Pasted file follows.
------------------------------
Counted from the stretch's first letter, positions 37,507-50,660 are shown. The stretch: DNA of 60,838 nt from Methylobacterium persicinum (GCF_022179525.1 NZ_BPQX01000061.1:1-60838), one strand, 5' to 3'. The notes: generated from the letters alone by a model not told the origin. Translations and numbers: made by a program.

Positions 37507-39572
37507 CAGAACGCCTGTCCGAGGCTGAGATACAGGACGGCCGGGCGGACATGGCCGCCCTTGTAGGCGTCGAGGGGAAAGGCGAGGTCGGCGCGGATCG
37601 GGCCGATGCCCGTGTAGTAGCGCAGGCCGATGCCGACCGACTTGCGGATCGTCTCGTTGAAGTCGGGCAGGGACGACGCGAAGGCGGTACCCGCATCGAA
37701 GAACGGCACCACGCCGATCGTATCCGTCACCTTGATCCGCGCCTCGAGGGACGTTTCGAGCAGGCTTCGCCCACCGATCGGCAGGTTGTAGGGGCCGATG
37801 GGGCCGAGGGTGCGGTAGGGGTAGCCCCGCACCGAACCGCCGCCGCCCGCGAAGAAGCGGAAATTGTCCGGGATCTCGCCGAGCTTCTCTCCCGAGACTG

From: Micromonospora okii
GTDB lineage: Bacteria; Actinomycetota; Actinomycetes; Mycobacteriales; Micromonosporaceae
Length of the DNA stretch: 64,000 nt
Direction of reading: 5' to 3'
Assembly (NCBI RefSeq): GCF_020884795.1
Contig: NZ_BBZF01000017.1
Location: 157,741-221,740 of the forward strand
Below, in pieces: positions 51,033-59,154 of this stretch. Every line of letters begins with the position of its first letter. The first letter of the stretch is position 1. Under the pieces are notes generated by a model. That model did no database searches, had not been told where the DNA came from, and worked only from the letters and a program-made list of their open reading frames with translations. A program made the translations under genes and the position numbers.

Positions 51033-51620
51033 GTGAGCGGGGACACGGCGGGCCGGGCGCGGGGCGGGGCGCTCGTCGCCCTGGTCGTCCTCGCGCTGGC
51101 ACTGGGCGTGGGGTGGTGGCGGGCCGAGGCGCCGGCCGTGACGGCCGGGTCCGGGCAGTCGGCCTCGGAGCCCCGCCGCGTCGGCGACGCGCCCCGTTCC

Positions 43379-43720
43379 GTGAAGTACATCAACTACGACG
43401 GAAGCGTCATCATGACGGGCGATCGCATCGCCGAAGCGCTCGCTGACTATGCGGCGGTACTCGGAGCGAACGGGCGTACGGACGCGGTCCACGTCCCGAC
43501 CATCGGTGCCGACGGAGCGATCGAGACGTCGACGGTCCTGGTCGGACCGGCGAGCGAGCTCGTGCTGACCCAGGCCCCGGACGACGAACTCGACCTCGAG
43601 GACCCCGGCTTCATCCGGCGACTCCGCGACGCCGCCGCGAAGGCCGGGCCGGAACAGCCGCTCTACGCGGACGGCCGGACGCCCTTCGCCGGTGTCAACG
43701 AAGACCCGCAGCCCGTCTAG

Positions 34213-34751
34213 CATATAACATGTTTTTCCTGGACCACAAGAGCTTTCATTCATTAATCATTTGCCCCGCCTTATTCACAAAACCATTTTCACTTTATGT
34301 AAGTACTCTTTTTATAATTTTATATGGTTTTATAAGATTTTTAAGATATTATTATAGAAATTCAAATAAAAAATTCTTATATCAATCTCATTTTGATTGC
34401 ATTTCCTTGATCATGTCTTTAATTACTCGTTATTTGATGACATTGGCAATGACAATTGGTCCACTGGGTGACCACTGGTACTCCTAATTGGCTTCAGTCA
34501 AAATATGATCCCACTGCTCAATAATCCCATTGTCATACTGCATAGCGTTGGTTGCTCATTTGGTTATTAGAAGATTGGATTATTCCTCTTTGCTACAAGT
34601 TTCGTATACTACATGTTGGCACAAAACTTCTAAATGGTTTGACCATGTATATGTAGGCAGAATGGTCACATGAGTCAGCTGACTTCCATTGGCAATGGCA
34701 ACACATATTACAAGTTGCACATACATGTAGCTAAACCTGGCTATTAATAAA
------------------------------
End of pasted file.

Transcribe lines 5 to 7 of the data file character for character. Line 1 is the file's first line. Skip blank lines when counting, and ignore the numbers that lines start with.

37701 GAACGGCACCACGCCGATCGTATCCGTCACCTTGATCCGCGCCTCGAGGGACGTTTCGAGCAGGCTTCGCCCACCGATCGGCAGGTTGTAGGGGCCGATG
37801 GGGCCGAGGGTGCGGTAGGGGTAGCCCCGCACCGAACCGCCGCCGCCCGCGAAGAAGCGGAAATTGTCCGGGATCTCGCCGAGCTTCTCTCCCGAGACTG

From: Micromonospora okii